82 A Dictionary of the Sussex Dialect.
four persons only—the bride and bridegroom, the bridesmaid, and the old father, who is usually the sweetheart of the bridesmaid if she is a single woman (which is not necessarily the case).
I was once marrying a shepherd who had arrayed himself in a very tight pair of white kid gloves; and suggested before the service began that he had better remove the glove from his right hand. " What!" he exclaimed, " Must I have her off? Then if she takes as long to come off as she did to putt on, we shan't get this here job over to-day."
Old-man's-nightcap. Convolvulus sepium.
One, e. To be at one, is to be consistent and determined.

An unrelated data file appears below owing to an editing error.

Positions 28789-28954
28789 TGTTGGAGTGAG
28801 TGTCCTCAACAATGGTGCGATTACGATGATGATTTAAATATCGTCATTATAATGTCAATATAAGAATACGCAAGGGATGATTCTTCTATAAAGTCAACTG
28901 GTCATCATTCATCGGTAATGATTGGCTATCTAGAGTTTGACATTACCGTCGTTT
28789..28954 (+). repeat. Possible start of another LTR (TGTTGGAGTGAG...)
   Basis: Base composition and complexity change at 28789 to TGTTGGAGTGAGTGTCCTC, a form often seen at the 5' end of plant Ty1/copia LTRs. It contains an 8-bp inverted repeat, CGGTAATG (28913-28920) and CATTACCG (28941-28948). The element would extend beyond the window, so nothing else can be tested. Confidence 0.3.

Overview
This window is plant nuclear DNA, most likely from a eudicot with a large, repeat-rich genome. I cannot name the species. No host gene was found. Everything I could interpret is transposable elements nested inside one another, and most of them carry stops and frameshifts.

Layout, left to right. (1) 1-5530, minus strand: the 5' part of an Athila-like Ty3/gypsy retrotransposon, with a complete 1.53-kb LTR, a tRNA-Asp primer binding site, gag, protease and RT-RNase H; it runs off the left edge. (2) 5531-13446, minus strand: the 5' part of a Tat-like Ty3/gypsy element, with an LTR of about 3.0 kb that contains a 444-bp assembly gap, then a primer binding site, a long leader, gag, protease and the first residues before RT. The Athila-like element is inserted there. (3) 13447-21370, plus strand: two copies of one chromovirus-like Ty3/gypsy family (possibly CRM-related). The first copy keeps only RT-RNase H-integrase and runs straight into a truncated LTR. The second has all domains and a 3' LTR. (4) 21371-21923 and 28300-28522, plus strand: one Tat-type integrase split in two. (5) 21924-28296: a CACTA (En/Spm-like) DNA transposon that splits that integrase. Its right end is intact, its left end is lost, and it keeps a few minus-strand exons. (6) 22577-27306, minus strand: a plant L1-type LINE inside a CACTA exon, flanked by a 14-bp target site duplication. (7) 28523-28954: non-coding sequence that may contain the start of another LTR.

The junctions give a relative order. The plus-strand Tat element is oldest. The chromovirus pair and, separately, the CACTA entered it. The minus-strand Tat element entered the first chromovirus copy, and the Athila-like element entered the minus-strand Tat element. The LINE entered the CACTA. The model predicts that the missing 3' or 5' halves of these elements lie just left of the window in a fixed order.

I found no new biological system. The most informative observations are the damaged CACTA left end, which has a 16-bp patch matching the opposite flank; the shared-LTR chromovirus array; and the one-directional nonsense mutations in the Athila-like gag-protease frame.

One. To be one, is to be good friends; to be at two, is to quarrel.
Ood, m. [Corruption of Wood.] Open, m. Not spayed; said of a sow.
Oration. A fuss, not necessarily expressed by words.
"He makes such an oration about anything." Order, m. Bad temper.
"He's in middlin' order, I can tell ye."
Ore, e. Seaweeds washed on shore by the tides.
Ornary. [Corruption of Ordinary.] Inferior; unwell.
Orts, m. Odds and ends; fragments of broken victuals. "The fractions of her faith, orts of her love, The fragments, scraps, the bits, and greasy reliques, Of her o'er eaten faith, are bound to Diomed."
—Troilus and Cresdda, Act v. sc. 2. Othersome. Some other.
" Sometimes my old gal's better than what she be other-some, but she be hem ornary again to-dee."
Otherwheres. Some other place.
"The King hath sent me otherwhere."
—King Henry VIII., Act ii. sc. 2. Otherwhile. Sometimes; occasionally.
"I has a horn of beer otherwhile, but never nothing to do me no hurt."
Ought, m. [See No-ought.]
Out-asked, or Out-of-ask. To have had the banns published three times.